After the Lord your God has driven them out before you do not say to yourself, ‘The Lord has brought me here to take possession of this land because of my righteousness.’ No, it is on account of the wickedness of these nations that the Lord is going to drive them out before you. It is not because of your righteousness or your integrity … your integrity … but on account of the wickedness of these nations … (Dt. 9:4–6, italics mine).

God, in his sovereign control of history and in the exercise of his historical justice among the nations, is not bound to use only those nations that have A+ on their ethical report-card. He could use a Sennacherib, a Nebuchadnezzar—both of whose nations are themselves subject to prophetic condemnation for their excesses. So as we seek to discern the hand of God in contemporary history, we should be careful that in rejoicing in the overthrow of evil regimes we do not whitewash the current ‘winners’, or exempt them from the moral critique that is part of the prophetic task of the church in any part of the world.

And if it is difficult to interpret the recent past, what are we to make of the future? There is a certain irony that President Bush’s pessimism regarding human nature, to which he attributes the failure of socialism, sits alongside an optimistic affirmation of a ‘new world order’. If individuals cannot be ‘created anew’, what hope is there that the world can? Perhaps it was just typical British preference for the pragmatic over the visionary (since it was hardly intended theologically!) that made Foreign Secretary Douglas Hurd comment on the American President’s phrase that what we are seeing in recent months is not so much a ‘new world order’ as ‘new patterns of world disorder’.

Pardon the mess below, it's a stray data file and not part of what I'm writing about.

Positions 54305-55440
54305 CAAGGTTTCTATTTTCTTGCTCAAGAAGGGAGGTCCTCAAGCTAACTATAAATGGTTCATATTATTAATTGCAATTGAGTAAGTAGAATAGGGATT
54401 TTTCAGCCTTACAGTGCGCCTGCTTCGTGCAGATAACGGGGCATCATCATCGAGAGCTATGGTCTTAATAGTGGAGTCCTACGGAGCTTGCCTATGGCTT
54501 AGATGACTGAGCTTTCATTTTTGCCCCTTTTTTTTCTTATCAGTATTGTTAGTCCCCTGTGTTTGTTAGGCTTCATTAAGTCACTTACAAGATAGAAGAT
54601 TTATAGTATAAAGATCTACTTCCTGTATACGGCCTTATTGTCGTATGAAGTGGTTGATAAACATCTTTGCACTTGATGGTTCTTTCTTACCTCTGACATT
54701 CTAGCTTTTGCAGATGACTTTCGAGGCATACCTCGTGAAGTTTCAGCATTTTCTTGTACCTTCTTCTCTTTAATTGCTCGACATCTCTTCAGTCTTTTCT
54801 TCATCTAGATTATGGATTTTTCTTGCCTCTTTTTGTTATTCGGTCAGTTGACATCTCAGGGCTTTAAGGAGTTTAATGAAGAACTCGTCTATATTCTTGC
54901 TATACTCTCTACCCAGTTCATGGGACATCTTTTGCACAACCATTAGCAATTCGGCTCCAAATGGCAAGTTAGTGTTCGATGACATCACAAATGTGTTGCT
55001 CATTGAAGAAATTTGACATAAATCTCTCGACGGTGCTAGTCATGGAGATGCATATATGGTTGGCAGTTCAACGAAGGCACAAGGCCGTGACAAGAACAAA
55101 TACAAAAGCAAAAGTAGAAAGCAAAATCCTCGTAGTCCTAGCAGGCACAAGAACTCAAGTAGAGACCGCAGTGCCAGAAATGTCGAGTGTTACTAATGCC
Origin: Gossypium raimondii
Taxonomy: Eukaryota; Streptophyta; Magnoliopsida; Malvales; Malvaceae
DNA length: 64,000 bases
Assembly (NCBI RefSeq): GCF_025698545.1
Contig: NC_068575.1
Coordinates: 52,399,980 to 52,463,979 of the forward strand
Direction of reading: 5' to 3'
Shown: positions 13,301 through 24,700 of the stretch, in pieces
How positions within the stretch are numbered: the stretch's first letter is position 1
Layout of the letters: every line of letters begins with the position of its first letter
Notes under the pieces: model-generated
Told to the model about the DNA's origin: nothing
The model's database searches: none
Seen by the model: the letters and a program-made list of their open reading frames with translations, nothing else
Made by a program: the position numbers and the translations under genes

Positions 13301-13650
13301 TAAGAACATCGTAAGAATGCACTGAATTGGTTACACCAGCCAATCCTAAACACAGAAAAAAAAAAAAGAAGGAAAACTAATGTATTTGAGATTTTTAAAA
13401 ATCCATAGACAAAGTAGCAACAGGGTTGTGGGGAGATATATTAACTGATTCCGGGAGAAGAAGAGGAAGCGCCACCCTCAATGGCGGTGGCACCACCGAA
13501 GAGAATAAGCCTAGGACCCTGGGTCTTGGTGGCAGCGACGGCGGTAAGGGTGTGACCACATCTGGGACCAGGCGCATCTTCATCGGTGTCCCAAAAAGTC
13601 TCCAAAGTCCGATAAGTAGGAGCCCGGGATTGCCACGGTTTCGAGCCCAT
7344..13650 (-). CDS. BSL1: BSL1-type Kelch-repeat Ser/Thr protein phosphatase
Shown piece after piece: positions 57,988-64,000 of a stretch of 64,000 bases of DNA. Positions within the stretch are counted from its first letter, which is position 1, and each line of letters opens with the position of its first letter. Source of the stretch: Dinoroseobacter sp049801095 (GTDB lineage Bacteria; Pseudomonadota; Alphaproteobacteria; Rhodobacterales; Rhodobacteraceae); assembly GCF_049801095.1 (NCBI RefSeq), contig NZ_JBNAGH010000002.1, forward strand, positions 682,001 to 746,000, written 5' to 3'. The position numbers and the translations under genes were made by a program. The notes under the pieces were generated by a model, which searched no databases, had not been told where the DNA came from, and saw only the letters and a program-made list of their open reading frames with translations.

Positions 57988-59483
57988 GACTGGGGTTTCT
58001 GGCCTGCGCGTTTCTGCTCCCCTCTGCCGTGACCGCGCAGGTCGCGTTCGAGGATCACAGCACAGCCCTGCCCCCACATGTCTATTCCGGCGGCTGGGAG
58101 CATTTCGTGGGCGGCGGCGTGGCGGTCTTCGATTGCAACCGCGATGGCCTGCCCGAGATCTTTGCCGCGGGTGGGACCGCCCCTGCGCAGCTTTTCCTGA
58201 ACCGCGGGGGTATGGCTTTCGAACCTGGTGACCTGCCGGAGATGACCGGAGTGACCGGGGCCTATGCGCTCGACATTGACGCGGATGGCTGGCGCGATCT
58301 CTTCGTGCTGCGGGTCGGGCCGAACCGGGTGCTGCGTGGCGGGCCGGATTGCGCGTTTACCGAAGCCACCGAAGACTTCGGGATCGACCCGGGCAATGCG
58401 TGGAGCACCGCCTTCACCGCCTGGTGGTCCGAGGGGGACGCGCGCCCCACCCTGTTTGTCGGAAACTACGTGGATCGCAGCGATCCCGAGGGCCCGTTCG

Biblically speaking, of course, they are both right! Human history from the tower of Babel to the return of Christ could be described as ever-changing patterns of world disorder. There is nothing new in that, as Ecclesiastes would remind us. But there is also a new world order—not only eschatologically speaking when the parousia ushers in the new creation, but present and at work in the world now. The new world order arrived on the day God raised Jesus from the dead and exalted him to his right hand. The rock not cut by human hands which will ultimately shatter and replace all human kingdoms (Dn. 2) has come. The one like the son of man who will ultimately oversee the destruction of all the provisionally authorised ‘beasts’ of human power (Dn. 7) has been presented to the Ancient of Days. And in the resurrection of the Messiah Jesus lies the answer to both aspects of the human problem. It spells new creation for the individual, for ‘if any person is in Christ—new creation! the old has gone, the new has come’ (2 Cor. 5:17). And it is the guarantee of new creation for the whole creation (Rom. 8:18ff.; cf. Is. 65:17ff.).

Our problem is to ‘see’ with the eyes of faith that new world order in the midst of the patterns of disorder. Paul chose a powerful metaphor to express both truths when he described the pains of the present order as the birth-pangs of the new creation. The groaning of the world is the ultimately fruitful groaning of childbirth. The new world is already in the womb of the old and history since the empty tomb is not merely pregnant but already in labour. But there are three ‘groanings’ in Romans 8:18–27, and they are carefully linked together in Paul’s deliberate triple use of the word. There is the groaning of creation, awaiting liberation (20–22); the groaning of ourselves, awaiting our redemption (23); and the groaning of the Spirit, interceding in us, through us and for us (26f.). Presumably Paul intends the metaphor of childbirth groaning to govern all three. The Spirit groans in us, as we groan in the world, as the world groans in the labour of bringing to birth God’s new world order.1

Theological study is not without its own groaning! The question and challenge before us must constantly be whether and how all our study, and all our work and ministry, present or future, is a participation in the labour pains of that new world, that new creation, which by God’s grace we are already part of.

1 I owe this thought to Tom Wright’s meditation, ‘The World, the Church and the Groaning of the Spirit’, in The Crown and the Fire: Meditations on the Cross and the Life of the Spirit (London: SPCK, 1992), pp. 67–78.

Christopher J.H. Wright

Principal, All Nations Christian College, Ware